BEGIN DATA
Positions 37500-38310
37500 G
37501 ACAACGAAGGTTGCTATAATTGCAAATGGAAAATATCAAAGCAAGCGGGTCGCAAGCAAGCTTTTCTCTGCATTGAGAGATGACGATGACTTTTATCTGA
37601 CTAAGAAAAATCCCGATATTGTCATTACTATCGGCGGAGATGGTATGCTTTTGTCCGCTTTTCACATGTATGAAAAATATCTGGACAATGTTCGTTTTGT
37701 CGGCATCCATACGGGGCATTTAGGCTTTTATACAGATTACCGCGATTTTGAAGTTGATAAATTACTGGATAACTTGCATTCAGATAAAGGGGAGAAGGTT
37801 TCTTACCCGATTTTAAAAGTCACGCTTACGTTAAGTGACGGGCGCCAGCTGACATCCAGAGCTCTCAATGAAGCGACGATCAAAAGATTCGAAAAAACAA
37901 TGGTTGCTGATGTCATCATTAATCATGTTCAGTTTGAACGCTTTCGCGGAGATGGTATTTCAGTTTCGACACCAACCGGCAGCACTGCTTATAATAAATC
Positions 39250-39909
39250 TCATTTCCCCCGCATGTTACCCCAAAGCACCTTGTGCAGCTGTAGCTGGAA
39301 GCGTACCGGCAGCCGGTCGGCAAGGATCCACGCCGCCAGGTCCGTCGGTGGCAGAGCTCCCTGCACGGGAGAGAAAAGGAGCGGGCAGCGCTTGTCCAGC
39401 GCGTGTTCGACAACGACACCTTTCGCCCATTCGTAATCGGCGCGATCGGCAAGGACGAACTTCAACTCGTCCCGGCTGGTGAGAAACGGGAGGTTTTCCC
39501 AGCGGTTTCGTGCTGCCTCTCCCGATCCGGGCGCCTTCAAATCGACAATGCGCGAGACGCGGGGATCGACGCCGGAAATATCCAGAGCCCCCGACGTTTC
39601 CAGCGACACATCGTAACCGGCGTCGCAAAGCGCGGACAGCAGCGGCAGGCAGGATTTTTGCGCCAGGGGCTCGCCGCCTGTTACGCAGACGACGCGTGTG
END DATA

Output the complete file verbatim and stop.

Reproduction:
Positions 37500-38310
37500 G
37501 ACAACGAAGGTTGCTATAATTGCAAATGGAAAATATCAAAGCAAGCGGGTCGCAAGCAAGCTTTTCTCTGCATTGAGAGATGACGATGACTTTTATCTGA
37601 CTAAGAAAAATCCCGATATTGTCATTACTATCGGCGGAGATGGTATGCTTTTGTCCGCTTTTCACATGTATGAAAAATATCTGGACAATGTTCGTTTTGT
37701 CGGCATCCATACGGGGCATTTAGGCTTTTATACAGATTACCGCGATTTTGAAGTTGATAAATTACTGGATAACTTGCATTCAGATAAAGGGGAGAAGGTT
37801 TCTTACCCGATTTTAAAAGTCACGCTTACGTTAAGTGACGGGCGCCAGCTGACATCCAGAGCTCTCAATGAAGCGACGATCAAAAGATTCGAAAAAACAA
37901 TGGTTGCTGATGTCATCATTAATCATGTTCAGTTTGAACGCTTTCGCGGAGATGGTATTTCAGTTTCGACACCAACCGGCAGCACTGCTTATAATAAATC
Positions 39250-39909
39250 TCATTTCCCCCGCATGTTACCCCAAAGCACCTTGTGCAGCTGTAGCTGGAA
39301 GCGTACCGGCAGCCGGTCGGCAAGGATCCACGCCGCCAGGTCCGTCGGTGGCAGAGCTCCCTGCACGGGAGAGAAAAGGAGCGGGCAGCGCTTGTCCAGC
39401 GCGTGTTCGACAACGACACCTTTCGCCCATTCGTAATCGGCGCGATCGGCAAGGACGAACTTCAACTCGTCCCGGCTGGTGAGAAACGGGAGGTTTTCCC
39501 AGCGGTTTCGTGCTGCCTCTCCCGATCCGGGCGCCTTCAAATCGACAATGCGCGAGACGCGGGGATCGACGCCGGAAATATCCAGAGCCCCCGACGTTTC
39601 CAGCGACACATCGTAACCGGCGTCGCAAAGCGCGGACAGCAGCGGCAGGCAGGATTTTTGCGCCAGGGGCTCGCCGCCTGTTACGCAGACGACGCGTGTG